Remember, some say that the definition of insanity is doing the same thing over and over and expecting different results.
Unconventional solutions will get you unconventional results.
4. Don’t Fear Failure
Did you know that Steve Jobs was FIRED from Apple in the ’80’s? Most people would look at that as a failure, but Jobs actually used it as an opportunity to create another company called Next, which eventually SAVED Apple during one of their biggest crises.
You should look at every failure you have as a success.
Why? Because failing at something PROVES that you truly succeeded in stepping out of your comfort zone, and that’s the biggest and most important success of all — especially in the long run.
Would you rather have a short term quick win and stay within your comfort zone? Or a long term successful career built on solid experience (both good and bad)? Failure is the best way to expand your comfort zone and gain new experience.
5. Be Optimistic About the Future
Pessimists and realists rarely take risks (and are often the first to quit) because they don’t think they’ll succeed.
Ten years from now you could have an entirely different life and be performing in amazing projects… or you could be in exactly the same place as you are now.
The difference is in whether you’re optimistic enough to put forth the effort.
6. Keep It Personal
Jobs was passionate about his work because he kept it personal. He felt personally responsible for his success, and took responsibility when things went his way AND when they didn’t.
You MUST be passionate about what you do and take personal responsibility for where your career goes. You must LOVE your work — not just the acting in general, but also the specific characters you play.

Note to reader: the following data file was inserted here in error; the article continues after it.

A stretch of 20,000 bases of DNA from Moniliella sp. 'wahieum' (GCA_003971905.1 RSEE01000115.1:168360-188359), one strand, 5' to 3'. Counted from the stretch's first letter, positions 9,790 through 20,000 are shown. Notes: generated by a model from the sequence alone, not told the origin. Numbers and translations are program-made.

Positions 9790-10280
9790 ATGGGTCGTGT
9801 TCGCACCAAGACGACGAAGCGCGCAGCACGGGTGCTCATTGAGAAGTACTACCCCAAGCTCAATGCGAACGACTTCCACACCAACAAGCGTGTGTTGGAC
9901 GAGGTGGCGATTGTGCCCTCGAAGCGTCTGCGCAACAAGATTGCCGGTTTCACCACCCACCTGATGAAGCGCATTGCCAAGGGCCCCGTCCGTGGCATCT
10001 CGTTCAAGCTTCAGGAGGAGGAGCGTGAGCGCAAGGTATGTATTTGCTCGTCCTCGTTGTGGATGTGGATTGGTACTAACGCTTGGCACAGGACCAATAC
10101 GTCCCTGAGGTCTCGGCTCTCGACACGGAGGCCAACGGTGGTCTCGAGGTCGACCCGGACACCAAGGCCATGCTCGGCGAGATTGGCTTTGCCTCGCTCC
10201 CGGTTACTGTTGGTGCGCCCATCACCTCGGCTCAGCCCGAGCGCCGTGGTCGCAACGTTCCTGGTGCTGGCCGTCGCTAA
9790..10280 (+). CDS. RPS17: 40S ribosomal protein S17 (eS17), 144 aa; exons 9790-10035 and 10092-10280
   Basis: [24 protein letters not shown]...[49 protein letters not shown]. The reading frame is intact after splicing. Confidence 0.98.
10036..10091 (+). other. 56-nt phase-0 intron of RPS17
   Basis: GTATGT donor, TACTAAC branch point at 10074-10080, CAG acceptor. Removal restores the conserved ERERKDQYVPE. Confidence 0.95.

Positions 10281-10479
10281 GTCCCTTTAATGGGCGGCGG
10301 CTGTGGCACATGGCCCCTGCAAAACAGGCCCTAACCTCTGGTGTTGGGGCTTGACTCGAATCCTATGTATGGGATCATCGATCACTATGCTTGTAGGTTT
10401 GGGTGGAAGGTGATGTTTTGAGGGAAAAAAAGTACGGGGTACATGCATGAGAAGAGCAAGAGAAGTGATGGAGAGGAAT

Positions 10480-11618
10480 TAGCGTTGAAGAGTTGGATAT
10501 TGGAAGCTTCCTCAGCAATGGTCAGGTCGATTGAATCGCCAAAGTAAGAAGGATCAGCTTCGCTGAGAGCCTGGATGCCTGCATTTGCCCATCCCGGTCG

Some actors find this hard because the industry boxes them into characters they don’t like. But when you find a brand you’re proud of — one that resonates with your deepest and best personality traits — everything changes. You’ll start booking bigger roles than you ever thought possible, and they’ll be roles you LOVE.
That’s why I encourage every actor to find their three Pride Words — three simple words that resonate with you and make you feel proud.
Being clear on your Pride Words can help you audition better, capture better headshots, and generally feel much more passionate about your work (no matter what character you’re playing), which will make a HUGE difference in the long run.
Take some time right now to think about who you are. What are you most proud of about yourself? I promise that if you come up with three solid words you LOVE (and you keep them at the forefront of your mind), you’ll feel much more grounded and confident in every aspect of your career —– and that’s what true success is built on.
Martin Bentsen has helped over 6,000 actors with their careers and headshots since 2009. His photography studio City Headshots is ranked #1 on Yelp, and he’s taught marketing to actors at NYU, The New England Theater Conference, and numerous other major venues. Want to start booking more work by thinking strategically? Check out his completely free mini-course called The Practical Performer.